Larvae destroy leaves by mining between leaf surfaces (Photos 12A-C). There is usually one mine per leaf, but occasionally there may be two (Photo 12B). Heavily mined leaves may die and drop. Partially mined leaves may persist as ragged leaf stubs until fall (Photo 11).
New-brood adults feed on leaf surfaces, with feeding usually beginning at or near leaf margins in the apical area of the leaf blade (Photo 13). Feeding is primarily on the lower surface, but new adults also have been observed feeding on the upper surface. Damage by new-brood adults is more extensive than that caused by parent adults, and large areas of leaf or entire leaves may be killed (Photo 14).
Overall, weevil damage can result in serious reduction in the aesthetic value of shade and ornamental trees. Young transplants in urban and suburban areas may be particularly vulnerable in injury. With sufficient loss of foliage, growth may be retarded, twig and shoot die-back may occur, and form and survival of trees may be affected.
Life History and Seasonal Cycle
Yellow-poplar apparently is the primary host of the yellow-poplar leaf-mining weevil in Alabama. During the course of the study, no evidence of feeding or egg-laying was found on magnolias or sassafras growing in the vicinity. The weevil overwintered as an adult hibernating in trash or litter near and around host trees. In each year of the study, overwintering adults become active only after leaves on yellow-poplar began to appear. In the Auburn vicinity, appearance of host leaves was first noted on March 1, 1989; February 27, 1990; and March 4, 1991. The seasonal cycle and primary periods of development and activity of the weevil are presented in Figure 1.
In 1989, emergence of overwintering adults was first detected March 14, two weeks after start of leaf development. Sign of feeding by adults on stipules and leaves (Photo 6 and Photo 7) was first found on March 17. Mating was first observed on March 24, and the first evidence of oviposition was detected on March 26. Weevils were first found in 1990 on March 12, and in 1991 on March 24 — 14 and 20 days, respectively, after start of leaf development. Adult feeding sign was observed on these same dates, and sign of oviposition was detected two days later. Overwintered adults were common through April into the first week of May each year. Thereafter, weevils were scarce, but a few were observed occasionally on foliage into late May in 1990 and 1991 and early June in 1989. The period of parent adult activity overlapped the start of activity of new-brood adults.
The principal period of oviposition was late March through April. Egg laying diminished noticeably in May, but some occurred as late as May 18, 1991; May 23, 1990; and June 9, 1989. Eggs were deposited in a section of the leaf midrib on the undersurface of the leaf. Commonly, there was only one group of eggs per leaf, but two groups were found on a few leaves. Midrib diameter, or some midrib characteristic indicated by diameter, was a factor in selection of sites for oviposition on yellow-poplar. Locations of oviposition sites by leaf size and midrib diameter were obtained for 82 leaves. In all cases, oviposition occurred exclusively where the midrib diameter at the base of the egg-laying site was 1.1-1.7 mm (Figure 2). On 82% of the leaves, diameter of the midrib at the point where oviposition began was 1.3-1.5 mm. Distance from the base of the leaf blade to the site of oviposition varied with leaf size (Figure 3), On the smallest leaves (mean length of midrib 41 mm), the mean distance from base of midrib to point of oviposition was 10 mm and diameter of the midrib was 1.35 mm. Distance to the oviposition site increased progressively with increase in leaf size, with all sites located in the area where midrib diameter at the base of the site was within the 1.1- to 1.7-mm range.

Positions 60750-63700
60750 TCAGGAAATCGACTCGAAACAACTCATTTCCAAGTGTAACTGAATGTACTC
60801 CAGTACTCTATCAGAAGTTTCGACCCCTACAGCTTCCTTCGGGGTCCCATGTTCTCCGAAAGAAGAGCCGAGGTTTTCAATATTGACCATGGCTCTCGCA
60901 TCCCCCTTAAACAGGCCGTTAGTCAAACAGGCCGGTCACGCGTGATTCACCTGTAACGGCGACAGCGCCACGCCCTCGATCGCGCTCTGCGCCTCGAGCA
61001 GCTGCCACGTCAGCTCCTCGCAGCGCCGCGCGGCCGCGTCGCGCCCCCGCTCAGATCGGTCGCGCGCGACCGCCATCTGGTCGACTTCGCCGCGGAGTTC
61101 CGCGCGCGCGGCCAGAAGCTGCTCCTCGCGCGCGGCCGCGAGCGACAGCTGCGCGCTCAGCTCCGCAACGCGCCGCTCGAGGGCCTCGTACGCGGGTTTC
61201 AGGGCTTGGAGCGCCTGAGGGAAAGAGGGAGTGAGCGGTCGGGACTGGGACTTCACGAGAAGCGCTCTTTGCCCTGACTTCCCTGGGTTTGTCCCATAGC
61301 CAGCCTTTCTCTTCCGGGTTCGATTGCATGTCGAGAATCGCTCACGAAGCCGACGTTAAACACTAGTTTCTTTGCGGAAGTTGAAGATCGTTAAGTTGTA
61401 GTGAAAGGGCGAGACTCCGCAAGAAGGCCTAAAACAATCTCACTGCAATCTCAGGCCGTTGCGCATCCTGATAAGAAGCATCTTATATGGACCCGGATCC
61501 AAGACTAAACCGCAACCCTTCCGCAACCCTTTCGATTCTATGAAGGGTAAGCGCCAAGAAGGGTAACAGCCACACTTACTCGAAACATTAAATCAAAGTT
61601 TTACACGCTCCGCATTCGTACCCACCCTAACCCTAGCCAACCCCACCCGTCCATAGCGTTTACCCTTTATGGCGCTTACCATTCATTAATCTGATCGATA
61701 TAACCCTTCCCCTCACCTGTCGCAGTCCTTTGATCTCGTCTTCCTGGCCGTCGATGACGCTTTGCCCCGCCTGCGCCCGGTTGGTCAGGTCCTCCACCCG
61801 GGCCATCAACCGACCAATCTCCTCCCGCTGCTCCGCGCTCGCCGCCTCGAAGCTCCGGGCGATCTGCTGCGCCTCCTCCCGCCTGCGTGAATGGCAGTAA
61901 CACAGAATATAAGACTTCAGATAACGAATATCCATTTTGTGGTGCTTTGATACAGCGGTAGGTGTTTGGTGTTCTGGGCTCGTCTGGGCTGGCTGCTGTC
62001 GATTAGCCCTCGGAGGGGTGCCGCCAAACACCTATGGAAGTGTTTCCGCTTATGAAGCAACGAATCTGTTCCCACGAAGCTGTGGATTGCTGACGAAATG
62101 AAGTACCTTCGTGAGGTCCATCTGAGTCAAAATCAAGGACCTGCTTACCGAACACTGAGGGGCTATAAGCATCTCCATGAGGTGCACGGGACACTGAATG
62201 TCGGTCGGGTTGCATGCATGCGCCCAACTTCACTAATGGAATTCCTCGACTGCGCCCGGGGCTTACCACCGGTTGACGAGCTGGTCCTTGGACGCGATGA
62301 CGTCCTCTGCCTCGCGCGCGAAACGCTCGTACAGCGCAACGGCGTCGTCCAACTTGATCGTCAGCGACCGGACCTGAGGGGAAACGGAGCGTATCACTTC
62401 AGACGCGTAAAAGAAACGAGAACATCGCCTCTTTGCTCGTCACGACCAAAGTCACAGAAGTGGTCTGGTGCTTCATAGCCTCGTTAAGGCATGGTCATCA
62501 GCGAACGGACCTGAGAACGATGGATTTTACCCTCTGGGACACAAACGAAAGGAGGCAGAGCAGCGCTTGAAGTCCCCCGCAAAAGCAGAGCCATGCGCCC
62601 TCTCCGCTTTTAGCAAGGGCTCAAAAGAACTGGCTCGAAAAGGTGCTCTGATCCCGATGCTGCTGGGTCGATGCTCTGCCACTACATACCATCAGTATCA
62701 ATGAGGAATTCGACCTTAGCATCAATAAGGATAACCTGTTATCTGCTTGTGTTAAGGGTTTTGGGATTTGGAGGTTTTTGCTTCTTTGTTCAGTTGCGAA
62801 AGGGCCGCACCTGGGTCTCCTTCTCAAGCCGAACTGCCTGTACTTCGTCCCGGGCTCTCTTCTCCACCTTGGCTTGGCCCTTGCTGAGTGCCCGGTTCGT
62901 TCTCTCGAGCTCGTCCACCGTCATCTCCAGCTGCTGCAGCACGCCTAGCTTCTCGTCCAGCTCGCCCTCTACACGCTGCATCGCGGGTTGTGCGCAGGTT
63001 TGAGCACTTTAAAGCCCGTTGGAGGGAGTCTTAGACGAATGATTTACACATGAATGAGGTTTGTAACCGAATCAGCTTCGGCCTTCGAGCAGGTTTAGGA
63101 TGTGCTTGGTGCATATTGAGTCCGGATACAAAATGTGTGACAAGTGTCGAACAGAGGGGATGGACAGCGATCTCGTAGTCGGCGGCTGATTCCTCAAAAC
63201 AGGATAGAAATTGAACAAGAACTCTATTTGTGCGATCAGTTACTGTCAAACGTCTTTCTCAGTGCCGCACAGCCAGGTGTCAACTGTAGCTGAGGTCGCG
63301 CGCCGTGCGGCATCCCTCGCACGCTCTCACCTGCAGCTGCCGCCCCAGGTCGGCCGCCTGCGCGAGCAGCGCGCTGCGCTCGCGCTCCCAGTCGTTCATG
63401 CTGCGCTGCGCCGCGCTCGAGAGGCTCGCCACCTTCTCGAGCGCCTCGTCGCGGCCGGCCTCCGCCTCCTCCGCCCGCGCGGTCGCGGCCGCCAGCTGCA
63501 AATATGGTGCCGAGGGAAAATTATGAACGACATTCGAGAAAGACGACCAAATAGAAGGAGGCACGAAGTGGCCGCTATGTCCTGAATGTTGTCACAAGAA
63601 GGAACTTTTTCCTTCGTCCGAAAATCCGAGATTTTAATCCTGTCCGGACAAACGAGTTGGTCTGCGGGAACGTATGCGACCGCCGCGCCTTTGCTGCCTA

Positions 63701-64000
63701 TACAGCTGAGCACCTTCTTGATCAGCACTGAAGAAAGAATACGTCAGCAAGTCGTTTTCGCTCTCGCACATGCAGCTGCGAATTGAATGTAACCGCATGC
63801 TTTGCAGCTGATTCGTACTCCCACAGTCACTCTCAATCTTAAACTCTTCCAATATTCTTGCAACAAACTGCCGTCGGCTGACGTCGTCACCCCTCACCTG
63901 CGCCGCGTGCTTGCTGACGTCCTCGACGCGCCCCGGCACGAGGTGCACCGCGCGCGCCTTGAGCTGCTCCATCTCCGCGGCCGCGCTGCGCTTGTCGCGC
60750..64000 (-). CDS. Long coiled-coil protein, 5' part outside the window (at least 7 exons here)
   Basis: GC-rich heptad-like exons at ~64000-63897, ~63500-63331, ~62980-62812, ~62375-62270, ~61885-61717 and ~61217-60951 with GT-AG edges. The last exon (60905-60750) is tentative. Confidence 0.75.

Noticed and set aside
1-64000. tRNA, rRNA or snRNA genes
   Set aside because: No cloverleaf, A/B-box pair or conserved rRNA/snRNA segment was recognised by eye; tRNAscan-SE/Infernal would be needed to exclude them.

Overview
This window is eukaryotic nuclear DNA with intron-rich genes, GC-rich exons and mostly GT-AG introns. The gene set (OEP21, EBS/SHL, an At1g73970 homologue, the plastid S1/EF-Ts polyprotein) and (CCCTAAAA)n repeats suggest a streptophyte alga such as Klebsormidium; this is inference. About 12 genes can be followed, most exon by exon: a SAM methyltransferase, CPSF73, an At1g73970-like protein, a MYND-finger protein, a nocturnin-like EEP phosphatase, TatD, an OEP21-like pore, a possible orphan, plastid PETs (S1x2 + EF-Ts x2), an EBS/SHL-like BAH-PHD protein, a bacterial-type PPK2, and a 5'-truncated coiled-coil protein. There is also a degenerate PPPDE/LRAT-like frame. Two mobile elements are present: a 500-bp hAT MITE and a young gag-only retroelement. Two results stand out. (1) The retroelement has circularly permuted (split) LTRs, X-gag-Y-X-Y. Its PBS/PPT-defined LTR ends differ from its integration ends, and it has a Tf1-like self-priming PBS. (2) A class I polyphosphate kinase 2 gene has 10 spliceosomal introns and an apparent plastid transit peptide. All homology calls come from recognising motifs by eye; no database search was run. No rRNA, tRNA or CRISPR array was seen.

In the ovipositional process (3), the female usually partially severed the midrib at a point basal to where eggs were to be deposited (Photo 15 and Photo 17). She then positioned herself on the midrib with her head toward the base of the leaf. She punctured the midrib with her snout (Photo 15), withdrew the snout, reversed her position to face the leaf apex, and deposited eggs into the puncture (Photo 16). The process was then repeated, moving toward the apex of the leaf. Egg laying killed midrib tissue. Length of the dead section of midrib measured in 84 leaves ranged from 3.5-10.5 mm, with a mean of six mm.
The number of egg punctures (Photo 17) per oviposition site varied from one to 10, with four punctures being the most common (Figure 4). The number of eggs per puncture varied from zero to three, but 66% of the punctures contained two eggs each. When two or three eggs were present in a puncture, eggs were stacked one atop the other (Photo 2). The maximum number of eggs found at any oviposition site in this study was 19. However, one leaf examined contained 21 larvae, indicating the possible deposition of 21 eggs. Sixty-six percent of the oviposition sites contained five to nine eggs.